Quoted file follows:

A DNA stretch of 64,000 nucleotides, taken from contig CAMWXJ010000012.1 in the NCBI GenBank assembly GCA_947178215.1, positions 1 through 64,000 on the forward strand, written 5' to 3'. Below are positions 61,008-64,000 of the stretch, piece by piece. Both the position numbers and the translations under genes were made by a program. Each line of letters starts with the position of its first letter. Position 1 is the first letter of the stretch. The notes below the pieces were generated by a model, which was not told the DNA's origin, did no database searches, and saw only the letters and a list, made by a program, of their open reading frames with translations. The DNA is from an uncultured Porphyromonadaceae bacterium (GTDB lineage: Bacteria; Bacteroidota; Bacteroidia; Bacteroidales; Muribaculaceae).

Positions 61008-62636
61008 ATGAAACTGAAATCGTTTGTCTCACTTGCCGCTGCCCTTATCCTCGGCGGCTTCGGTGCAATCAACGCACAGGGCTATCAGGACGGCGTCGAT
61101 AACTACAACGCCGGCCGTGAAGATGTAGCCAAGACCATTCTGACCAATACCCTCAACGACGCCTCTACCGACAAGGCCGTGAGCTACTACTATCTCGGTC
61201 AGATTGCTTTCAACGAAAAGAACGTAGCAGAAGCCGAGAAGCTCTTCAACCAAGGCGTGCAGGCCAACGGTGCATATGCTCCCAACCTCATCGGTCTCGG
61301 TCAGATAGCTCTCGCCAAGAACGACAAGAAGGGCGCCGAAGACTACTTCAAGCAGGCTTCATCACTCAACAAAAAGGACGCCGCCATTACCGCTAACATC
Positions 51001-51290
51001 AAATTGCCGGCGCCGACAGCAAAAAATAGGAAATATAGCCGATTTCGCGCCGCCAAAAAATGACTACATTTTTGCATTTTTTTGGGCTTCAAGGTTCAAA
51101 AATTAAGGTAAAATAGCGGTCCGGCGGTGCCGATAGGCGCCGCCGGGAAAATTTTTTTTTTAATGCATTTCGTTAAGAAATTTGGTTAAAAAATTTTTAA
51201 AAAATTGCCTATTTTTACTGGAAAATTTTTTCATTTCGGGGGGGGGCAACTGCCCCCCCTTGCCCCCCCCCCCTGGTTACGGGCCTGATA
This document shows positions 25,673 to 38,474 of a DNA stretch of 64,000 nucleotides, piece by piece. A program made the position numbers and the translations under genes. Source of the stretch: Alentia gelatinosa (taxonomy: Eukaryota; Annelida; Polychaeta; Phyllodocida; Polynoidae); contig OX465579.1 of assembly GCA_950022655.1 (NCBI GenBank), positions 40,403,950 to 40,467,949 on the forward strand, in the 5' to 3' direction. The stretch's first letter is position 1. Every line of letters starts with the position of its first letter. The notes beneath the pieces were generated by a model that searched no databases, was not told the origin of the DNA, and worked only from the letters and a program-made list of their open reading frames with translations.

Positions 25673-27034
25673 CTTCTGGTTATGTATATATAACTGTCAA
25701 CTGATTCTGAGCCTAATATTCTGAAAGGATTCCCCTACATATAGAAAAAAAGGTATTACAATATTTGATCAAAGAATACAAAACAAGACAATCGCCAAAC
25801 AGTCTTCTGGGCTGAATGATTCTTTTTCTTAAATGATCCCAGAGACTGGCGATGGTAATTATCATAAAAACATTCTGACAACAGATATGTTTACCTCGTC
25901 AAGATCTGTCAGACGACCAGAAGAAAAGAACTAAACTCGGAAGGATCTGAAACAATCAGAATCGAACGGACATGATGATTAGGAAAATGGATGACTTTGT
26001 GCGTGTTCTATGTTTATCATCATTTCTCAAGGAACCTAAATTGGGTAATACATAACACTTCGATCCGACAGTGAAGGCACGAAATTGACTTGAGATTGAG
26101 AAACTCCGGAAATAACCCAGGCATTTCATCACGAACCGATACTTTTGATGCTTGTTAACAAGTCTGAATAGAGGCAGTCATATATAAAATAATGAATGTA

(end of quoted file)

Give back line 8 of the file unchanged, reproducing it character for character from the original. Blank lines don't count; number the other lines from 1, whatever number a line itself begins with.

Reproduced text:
51001 AAATTGCCGGCGCCGACAGCAAAAAATAGGAAATATAGCCGATTTCGCGCCGCCAAAAAATGACTACATTTTTGCATTTTTTTGGGCTTCAAGGTTCAAA